Alaska Gift Store Insurance Policy Information
Alaska Gift Store Insurance. Nearly any mall is home to one or more card and gift shops, and perhaps you own one of them. Gift stores provide a convenient spot for consumers to find greeting cards or those tricky last-minute gifting options for their friends or loved ones.
Gift shops sell personal and decorative items usually intended to be presented to others by the purchaser. Items may include clothing accessories, costume jewelry, glassware, kitchenware, pottery, knickknacks, statuary or licensed toys. Some stores may offer engraving, personal shopping or delivery services.
Owning a gift store, like any business, means being responsible enough to maintain the right level of Alaska gift store insurance on your store. Doing so protects you from liability claims if someone should be injured or their property damaged on your premises or if you should have a covered event occur that necessitates filing a claim to protect your financial interests.
Alaska gift store insurance protects your shop from lawsuits with rates as low as $27/mo. Get a fast quote and your certificate of insurance now.
Why Do Gift Stores Need Business Insurance?
In 2014, there are approximately 65,000 gift shops in operation within the United States, and they provide employment for around one-quarter of a million people. Gift shops generate around $20 billion in revenue annually, which is a testament to just how popular these stores are among consumers. For this reason, it is important to protect your store with Alaska gift store insurance at the right levels and coverage amounts for your particular business model.
Property Damage Coverage for Your Gift Shop
Just one disaster can have the potential to wipe out your AK gift store business finally for years to come. A flood, a fire, or even the collapse of a roof on an uninsured business can be catastrophic. If you lack the right amount of property insurance, your business will take a gigantic financial hit if a common peril occurs. The right policy in place can protect not only your inventory, but your fixtures, decor, and other items located inside your business.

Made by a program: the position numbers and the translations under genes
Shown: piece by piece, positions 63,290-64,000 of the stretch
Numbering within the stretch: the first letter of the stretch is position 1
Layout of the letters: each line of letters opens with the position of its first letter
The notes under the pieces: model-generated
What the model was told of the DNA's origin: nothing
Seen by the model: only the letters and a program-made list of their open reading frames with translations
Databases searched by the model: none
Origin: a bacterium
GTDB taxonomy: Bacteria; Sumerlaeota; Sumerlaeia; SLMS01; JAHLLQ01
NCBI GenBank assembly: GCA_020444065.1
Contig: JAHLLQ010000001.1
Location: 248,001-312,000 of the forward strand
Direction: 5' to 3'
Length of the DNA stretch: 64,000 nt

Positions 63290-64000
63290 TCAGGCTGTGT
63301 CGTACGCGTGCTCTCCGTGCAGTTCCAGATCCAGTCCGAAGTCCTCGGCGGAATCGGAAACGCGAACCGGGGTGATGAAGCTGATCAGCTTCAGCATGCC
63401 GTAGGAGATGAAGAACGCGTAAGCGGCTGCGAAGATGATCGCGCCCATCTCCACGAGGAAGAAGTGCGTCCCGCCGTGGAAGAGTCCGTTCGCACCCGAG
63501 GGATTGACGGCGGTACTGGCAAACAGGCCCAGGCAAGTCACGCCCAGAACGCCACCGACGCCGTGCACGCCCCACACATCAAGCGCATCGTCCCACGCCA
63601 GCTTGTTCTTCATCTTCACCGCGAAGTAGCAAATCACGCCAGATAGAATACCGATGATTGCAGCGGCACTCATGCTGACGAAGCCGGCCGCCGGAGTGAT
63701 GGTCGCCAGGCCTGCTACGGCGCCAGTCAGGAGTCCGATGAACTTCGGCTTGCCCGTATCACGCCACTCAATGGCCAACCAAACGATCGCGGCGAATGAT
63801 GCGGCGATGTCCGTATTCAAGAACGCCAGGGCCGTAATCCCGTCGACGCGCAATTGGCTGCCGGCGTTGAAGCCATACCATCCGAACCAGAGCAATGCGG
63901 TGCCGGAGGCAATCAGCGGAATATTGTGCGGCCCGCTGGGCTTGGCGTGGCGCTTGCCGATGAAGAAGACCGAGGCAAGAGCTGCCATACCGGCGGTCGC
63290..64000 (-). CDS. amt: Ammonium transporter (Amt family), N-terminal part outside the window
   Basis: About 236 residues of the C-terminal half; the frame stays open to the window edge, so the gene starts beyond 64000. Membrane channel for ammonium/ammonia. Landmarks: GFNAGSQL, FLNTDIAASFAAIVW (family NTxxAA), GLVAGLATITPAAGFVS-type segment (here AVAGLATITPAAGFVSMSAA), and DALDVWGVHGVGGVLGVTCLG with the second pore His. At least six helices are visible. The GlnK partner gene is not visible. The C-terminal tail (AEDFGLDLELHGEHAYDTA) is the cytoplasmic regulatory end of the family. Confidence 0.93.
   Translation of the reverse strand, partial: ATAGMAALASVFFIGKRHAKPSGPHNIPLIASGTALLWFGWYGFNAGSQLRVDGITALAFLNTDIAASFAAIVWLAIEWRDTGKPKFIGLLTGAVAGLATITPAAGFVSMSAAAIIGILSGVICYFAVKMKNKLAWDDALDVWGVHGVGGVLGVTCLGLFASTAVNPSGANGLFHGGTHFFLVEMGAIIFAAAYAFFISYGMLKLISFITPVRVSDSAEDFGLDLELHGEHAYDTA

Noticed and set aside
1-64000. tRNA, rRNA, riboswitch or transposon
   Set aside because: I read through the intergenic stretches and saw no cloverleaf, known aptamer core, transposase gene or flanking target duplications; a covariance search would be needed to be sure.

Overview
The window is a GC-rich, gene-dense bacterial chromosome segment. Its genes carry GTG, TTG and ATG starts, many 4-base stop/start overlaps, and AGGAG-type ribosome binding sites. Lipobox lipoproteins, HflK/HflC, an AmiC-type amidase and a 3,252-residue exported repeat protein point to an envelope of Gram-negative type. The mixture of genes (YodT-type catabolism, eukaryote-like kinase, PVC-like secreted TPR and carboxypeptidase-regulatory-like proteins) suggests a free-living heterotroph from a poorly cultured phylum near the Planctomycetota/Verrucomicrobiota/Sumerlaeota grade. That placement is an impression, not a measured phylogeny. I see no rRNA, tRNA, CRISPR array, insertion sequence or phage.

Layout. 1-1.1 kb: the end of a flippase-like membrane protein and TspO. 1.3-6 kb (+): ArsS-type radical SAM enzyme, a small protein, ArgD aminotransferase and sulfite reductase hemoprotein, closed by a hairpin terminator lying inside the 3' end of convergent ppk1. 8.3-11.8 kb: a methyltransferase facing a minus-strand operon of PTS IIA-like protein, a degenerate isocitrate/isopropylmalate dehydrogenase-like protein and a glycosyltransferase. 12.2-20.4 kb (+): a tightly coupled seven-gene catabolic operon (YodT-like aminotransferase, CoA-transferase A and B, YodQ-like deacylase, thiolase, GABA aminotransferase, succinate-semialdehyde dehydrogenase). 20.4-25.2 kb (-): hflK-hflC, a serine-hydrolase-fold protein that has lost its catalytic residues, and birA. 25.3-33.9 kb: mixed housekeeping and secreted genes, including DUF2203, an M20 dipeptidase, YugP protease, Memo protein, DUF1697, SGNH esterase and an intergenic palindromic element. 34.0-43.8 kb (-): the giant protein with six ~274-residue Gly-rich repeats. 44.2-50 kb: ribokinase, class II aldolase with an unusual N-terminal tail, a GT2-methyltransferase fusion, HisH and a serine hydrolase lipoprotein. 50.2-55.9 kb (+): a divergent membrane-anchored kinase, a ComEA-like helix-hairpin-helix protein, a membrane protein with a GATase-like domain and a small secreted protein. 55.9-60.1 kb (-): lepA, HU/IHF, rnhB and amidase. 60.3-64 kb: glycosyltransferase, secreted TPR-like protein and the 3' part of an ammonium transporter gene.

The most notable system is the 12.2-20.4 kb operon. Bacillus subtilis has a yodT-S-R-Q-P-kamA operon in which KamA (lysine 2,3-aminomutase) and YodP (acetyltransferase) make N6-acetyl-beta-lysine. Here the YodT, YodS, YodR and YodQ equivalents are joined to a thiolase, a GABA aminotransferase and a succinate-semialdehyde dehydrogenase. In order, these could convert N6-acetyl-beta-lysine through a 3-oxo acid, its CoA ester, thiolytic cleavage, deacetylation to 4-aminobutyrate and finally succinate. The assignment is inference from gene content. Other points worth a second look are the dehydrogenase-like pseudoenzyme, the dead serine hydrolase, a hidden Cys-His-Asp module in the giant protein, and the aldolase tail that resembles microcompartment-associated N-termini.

Other perils may not be covered under a standard commercial property policy. For instance, you need a separate policy for flood coverage, especially if you live in a designated flood plane. The National Flood Insurance Program can be a good source of AK flood insurance policies, and your independent agent can help you determine if you need this type of coverage and how to best purchase it.
You should also work with your broker to ensure that your Alaska gift store insurance coverage limits are at the appropriate levels to allow you to replace your entire store's inventory in the event of a major disaster. If the gift shop increases its inventory at peak periods of the year like Christmas, then you should look into adding a rider for peak period coverage that extends the value of your policy to cover everything you own inside the building.
Liability Insurance for Gift Stores
Although you may not view your gift store as a high risk for liability, it is important to know that no one ever anticipates being sued. Liability coverage is crucial for your peace of mind anytime that you operate a business. The biggest risk factor that your gift store faces is injuries to patrons who come into your retail store. Commercial general liability is the most foundational coverage and it protects you from third part claims of bodily injury or property damage.
A premises liability policy will cover your legal expenses and court fees as well as any financial awards given to the litigants in suits against you.
You may also want to look at a product liability policy; this coverage protects the business from injuries caused by selling a faulty product, even though it is not technically your fault, but the manufacturer's. If you're named in the suite, you want this valuable Alaska gift store insurance coverage in place.
Any injuries sustained by your employees should also be a consideration. Workers compensation is the type of Alaska gift store insurance policy you need to protect your employees from injuries and illness on the job. AK workers comp is required by any non-owner or partner employees.
Other Insurance Gift Shop Coverage Types